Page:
Which type of mobile internet device is best suited to your needs?

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Valery Aloyants
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Which type of mobile internet device is best suited to your needs?

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The Net is rapidly changing the way we interact with the world. And at the same time, the way we interact with the internet is also changing. Gone are the days when we used the telephone line to connect. Gone are the days when an Ethernet cable was indispensable for high speeds. Not only we can go online without wires, but we are no longer limited by the range of our routers. We can be online anywhere, with a signal from a repeater cell.





There are many ways to do this. Connect everything via a hotspot wireless portatile, or leave it all to your cell phone? You should invest in one chiavetta USB 4G? Each of these approaches has its pros and cons. Let's see them:

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Portable mobile hotspots
You have already heard of "MiFi" in reference to portable mobile hotspots. MiFi is the abbreviation for "My Wi-Fi" and refers to a small mobile router that acts as a wireless hotspot. The term "MiFi" is a trademark in many countries, so don't expect many companies that sell portable mobile hotspots to use that name.

Buying a portable mobile hotspot is a bit like buying a phone. It is usually ordered from the operator providing the service or in specialized shops. Portable mobile hotspots access the same cellular network as your smartphone. You can add them as another device in your shared data plan, or you can get one on your own with a data-only plan.

These devices tend to have 10 hours or more of battery life and support roughly the same number of connected devices. Some models can also serve as portable batteries that can charge your phone, while others offer shared storage via microSD card slot.

A disadvantage of having a portable mobile hotspot is that you have to carry it around with your mobile phone, tablet or notebook.


For: Long enough battery life; supports multiple devices; shared storage, Ethernet port

Cons: Cost; having to bring another device with you

 

Router mobile
Un hotspot wireless portatile it's a router, sure, but it has to be small and portable. This means that it does not have all the characteristics of domestic older brothers. Don't want to give up any options when you are away from home? Take a "full size" mobile router. Sure, portability goes a long way, but in return you get the benefit of external antennas and multiple Ethernet ports. The downsides are pretty obvious - they're larger than a portable wireless hotspot, and less comfortable to take on the go. And the battery won't last very long.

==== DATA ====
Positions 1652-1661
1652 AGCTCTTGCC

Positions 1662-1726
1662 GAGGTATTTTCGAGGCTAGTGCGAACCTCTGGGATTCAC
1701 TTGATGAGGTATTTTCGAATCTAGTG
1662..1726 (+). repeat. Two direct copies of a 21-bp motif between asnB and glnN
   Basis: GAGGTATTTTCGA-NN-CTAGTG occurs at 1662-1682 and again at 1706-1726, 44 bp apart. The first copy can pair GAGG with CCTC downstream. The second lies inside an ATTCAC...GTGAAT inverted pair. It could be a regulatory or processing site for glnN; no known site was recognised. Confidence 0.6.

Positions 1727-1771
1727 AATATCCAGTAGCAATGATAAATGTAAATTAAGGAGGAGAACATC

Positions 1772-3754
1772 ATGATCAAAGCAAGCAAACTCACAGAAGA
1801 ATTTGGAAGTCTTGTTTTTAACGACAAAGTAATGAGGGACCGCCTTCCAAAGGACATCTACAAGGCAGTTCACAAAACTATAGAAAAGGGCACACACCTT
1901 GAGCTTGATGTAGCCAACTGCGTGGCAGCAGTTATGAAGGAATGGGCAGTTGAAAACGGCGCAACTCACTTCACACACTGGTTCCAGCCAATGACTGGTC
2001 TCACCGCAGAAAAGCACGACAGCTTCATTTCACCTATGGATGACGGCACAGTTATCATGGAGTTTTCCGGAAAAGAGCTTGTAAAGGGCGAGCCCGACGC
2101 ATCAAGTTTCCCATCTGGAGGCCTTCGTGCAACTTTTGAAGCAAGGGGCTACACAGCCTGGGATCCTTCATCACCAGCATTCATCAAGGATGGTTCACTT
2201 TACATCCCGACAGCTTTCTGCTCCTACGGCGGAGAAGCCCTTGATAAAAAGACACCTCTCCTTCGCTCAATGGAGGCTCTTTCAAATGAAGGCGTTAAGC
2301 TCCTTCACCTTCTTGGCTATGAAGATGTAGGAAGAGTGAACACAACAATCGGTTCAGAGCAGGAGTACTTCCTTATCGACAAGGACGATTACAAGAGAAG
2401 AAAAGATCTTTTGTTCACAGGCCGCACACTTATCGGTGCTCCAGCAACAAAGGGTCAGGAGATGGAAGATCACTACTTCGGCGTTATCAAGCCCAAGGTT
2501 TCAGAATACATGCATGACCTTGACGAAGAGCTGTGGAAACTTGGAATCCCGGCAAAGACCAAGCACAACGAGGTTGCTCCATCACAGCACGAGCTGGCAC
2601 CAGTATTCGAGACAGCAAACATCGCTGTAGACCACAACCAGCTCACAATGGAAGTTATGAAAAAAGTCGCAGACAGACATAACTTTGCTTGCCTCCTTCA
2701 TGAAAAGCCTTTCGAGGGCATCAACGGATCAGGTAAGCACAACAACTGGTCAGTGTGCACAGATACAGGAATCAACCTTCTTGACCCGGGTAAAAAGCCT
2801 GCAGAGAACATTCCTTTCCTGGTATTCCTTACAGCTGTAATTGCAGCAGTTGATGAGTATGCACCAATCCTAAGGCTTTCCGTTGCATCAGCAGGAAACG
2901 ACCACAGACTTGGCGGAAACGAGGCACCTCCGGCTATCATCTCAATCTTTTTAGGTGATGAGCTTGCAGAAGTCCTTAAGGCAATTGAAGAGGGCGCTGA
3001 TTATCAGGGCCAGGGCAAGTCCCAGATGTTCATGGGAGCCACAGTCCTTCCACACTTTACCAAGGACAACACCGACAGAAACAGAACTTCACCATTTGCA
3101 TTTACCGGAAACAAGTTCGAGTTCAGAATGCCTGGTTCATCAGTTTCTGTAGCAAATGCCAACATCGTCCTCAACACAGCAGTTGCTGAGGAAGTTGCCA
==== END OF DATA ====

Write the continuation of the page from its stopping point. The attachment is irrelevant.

For: they are comparable to a standard router; better signal thanks to external antennas; multiple Ethernet ports

Cons: larger size; shorter battery life; higher cost to anticipate

 

Tethering mobile
Don't intend to buy another device? The smartphone in your pocket can meet your needs, of course. There are drawbacks, though.

Smartphones allow you to access the Internet by turning into a hotspot. Tell the cell phone to start sharing its data, and name the temporary network. This allows your laptop or tablet to be connected in the same way it would if there was a Wi-Fi network around.  


Alternatively, you can connect your mobile phone to a computer using a cable. Regardless of the method adopted, this is called tethering. Wherever you are with your mobile, you can connect to the Internet.

Does this mean that those who buy a dedicated hotspot make a useless purchase? No. Smartphones are not designed to act as hotspots, so they do not emit signal over such a long distance or do not manage as many devices as dedicated units. Also, tethering consumes a lot of battery.

Plan on buying a good power bank and don't be surprised if your cell phone gets hot as the hours go by. Also pay attention to the possibility that your operator allows, or not, the use of tethering.

For: comfort; does not require a separate invoice; just a device to carry around

Cons: "weighs down" the load on the smartphone; usually it can be used with limits imposed by the operator; it is not intended to be used with many devices at a time


 

4G USB sticks
Connecting to the internet with a laptop? It can be done via Wi-Fi, Ethernet cable or even with a 4G USB stick. They look like ordinary storage devices, but they work like antennas. Plugging one into your notebook has the effect of providing your PC with a cellular radio that can also share the connection with other devices.

USB sticks don't take up as much space as a portable wireless hotspot, and they don't draw the same amount of battery power as smartphone tethering does. That said, to have a permanent connection you would have to sacrifice a USB port.

For: Economic price; less load on the battery; takes up less space than a portable wireless hotspot

Cons: Requires a USB port; may require special software.  

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